Nova Italiæ Delineatio.
1635 (undated) 15.5 x 20.5 in (39.37 x 52.07 cm)
1 : 3700000
This is a 1635 first edition Willem Janszoon Blaeu map of Italy. The map depicts the region from western France to the Balkans and from Switzerland (labeled here as Parte di Germania) to northern Sicily. Highly detailed, myriad cities, towns, and villages are labeled throughout Italy and in the surrounding area, including Rome (Roma), Florence (Fiorenza), Pisa, Milan, (Milano), Venice (Venetia), Cannes (Canes), France, and Geneva (Geneve), Switzerland. Numerous towns, islands, and other locations are also labeled along the Dalmatian coast, modern day Croatia, Bosnia and Herzegovina, and Montenegro. Though not clearly delineated, this map predates Italian unification by nearly two hundred years, so a collection of duchies, kingdoms, and other states are labeled within Italy. Innumerable rivers and lakes are illustrated throughout, along with the Alps along Italy's northern border. Both Sardinia and Corsica are depicted in detail, with towns, villages, coastal locations, and rivers all illustrated and labeled. Five sailing ships of different sizes are illustrated in the Tyrrhenian Sea and the Adriatic Sea, along with a sea monster near Sicily. A decorative title cartouche, complete with an illustration of Romulus and Remus and the wolf that adopted them, is situated in the upper right corner.
Blaeu issued two atlas maps of Italy, the present first edition from 1635, and a subsequent revised edition. This map was created by Willem Janszoon Blaeu and published in 1635.
Willem Janszoon Blaeu (1571 - October 18, 1638), also known as Guillaume Blaeu, was a Dutch cartographer, globemaker, and astronomer active in Amsterdam during the late 16th and early 17th centuries. Blaeu was born in Alkmaar, North Holland to a prosperous herring packing and trading family of Dutch Reformist faith. As a young man, he was sent to Amsterdam to apprentice in the family business, but he found the herring trade dull and instead worked for his cousin 'Hooft' as a carpenter and clerk. In 1595, he traveled to the small Swedish island of Hven to study astronomy under the Danish Enlightenment polymath Tycho Brahe. For six months he studied astronomy, cartography, instrument making, globe making, and geodesy. He returned to Alkmaar in 1596 to marry and for the birth of his first son, Johannes (Joan) Blaeu (1596 – 1673). Shortly thereafter, in 1598 or 1599, he relocated his family to Amsterdam where he founded the Blaeu firm as globe and instrument makers. Around this time, he also began issuing separate issue nautical charts and wall maps – which as we see from Vermeer's paintings were popular with Dutch merchants as decorative items – and invented the Dutch Printing Press. As a non-Calvinist Blaeu was a persona non grata to the ruling elite and so he partnered with Hessel Gerritsz to develop his business. In 1619, Blaeu arranged for Gerritsz to be appointed official cartographer to the VOC, an extremely lucrative position that that, in the slightly more liberal environment of the 1630s, he managed to see passed to his eldest son, Johannes. In 1633, he was also appointed official cartographer of the Dutch Republic. Blaeu's most significant work is his 1635 publication of the Theatrum orbis terrarum, sive, Atlas Novus, one of the greatest atlases of all time. He died three years later, in 1638, passing the Blaeu firm on to his two sons, Cornelius (1616 - 1648) and Johannes Blaeu (September 23, 1596 - December 21, 1673). Under his sons, the firm continued to prosper until the 1672 Great Fire of Amsterdam destroyed their offices and most of their printing plates. Willem's most enduring legacy was most likely the VOC contract, which ultimately passed to Johannes' son, Johannes II, who held the position until 1617. As a hobbyist astronomer, Blaeu discovered the star now known as P. Cygni.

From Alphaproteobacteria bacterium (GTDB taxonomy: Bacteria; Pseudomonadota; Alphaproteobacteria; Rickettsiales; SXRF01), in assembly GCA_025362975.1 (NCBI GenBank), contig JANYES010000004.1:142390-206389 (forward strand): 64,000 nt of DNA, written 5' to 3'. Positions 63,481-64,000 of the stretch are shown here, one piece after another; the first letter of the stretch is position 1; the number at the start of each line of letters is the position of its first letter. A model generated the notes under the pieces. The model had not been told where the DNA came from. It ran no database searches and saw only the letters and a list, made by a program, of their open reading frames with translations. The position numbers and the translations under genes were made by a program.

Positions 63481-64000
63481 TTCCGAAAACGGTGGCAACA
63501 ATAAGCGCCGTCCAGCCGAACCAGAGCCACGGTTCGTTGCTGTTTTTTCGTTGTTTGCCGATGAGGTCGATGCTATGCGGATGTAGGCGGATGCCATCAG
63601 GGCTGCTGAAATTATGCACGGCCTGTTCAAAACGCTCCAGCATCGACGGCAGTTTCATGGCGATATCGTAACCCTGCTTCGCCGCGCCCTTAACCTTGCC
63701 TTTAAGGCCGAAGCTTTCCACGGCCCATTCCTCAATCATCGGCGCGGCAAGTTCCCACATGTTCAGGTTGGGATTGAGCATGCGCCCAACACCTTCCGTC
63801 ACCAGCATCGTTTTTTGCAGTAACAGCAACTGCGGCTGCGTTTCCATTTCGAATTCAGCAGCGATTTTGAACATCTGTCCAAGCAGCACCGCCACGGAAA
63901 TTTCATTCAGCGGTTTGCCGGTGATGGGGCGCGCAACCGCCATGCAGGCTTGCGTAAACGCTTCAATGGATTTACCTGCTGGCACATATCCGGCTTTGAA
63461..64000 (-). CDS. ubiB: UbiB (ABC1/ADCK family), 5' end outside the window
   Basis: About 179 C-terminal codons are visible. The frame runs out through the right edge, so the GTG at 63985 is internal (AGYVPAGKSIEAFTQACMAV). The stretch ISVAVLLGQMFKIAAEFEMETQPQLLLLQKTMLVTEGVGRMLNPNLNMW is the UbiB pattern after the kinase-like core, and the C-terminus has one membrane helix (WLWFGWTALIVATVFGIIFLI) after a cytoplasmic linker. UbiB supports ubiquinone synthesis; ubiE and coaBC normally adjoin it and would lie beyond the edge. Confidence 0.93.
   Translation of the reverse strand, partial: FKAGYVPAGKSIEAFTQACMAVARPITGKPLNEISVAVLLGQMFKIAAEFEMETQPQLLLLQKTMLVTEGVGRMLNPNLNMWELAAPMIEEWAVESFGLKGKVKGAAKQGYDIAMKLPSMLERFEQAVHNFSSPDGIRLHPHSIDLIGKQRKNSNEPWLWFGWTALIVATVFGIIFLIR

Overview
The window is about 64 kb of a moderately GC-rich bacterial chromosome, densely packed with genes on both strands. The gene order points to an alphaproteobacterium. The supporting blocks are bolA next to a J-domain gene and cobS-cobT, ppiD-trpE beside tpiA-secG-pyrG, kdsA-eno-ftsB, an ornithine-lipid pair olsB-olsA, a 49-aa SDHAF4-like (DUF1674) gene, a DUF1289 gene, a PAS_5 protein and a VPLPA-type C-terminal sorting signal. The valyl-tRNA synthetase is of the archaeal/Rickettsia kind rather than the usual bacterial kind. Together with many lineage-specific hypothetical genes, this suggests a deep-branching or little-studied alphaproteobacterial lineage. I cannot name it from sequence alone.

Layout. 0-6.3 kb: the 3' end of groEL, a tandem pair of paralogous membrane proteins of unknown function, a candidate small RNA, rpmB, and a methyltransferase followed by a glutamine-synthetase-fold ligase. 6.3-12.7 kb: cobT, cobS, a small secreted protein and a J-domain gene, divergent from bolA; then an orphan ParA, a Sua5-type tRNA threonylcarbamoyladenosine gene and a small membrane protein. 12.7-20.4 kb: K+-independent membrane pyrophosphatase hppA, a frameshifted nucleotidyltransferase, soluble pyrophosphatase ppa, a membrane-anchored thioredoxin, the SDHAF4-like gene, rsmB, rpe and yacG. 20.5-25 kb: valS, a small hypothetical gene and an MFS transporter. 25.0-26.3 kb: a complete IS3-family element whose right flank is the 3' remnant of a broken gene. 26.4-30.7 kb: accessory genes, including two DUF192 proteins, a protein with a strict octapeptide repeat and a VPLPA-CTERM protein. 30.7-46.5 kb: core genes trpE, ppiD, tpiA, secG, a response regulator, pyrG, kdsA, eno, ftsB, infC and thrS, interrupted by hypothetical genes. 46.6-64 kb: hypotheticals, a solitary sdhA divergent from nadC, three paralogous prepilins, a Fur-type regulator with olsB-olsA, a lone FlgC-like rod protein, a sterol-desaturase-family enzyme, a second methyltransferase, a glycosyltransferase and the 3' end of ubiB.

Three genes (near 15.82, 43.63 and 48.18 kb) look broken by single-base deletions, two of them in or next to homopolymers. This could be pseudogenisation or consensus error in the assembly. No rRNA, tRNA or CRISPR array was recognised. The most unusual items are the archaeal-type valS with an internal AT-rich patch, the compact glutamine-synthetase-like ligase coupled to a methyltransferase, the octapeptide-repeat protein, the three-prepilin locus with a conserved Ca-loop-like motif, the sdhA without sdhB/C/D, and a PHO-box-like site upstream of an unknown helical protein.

Blaeu, W., Atlas Major, (Amsterdam: Blaeu) Latin Edition, 1635.
Very good. Even overall toning. Closed margin tears professionally repaired on verso. Text on verso.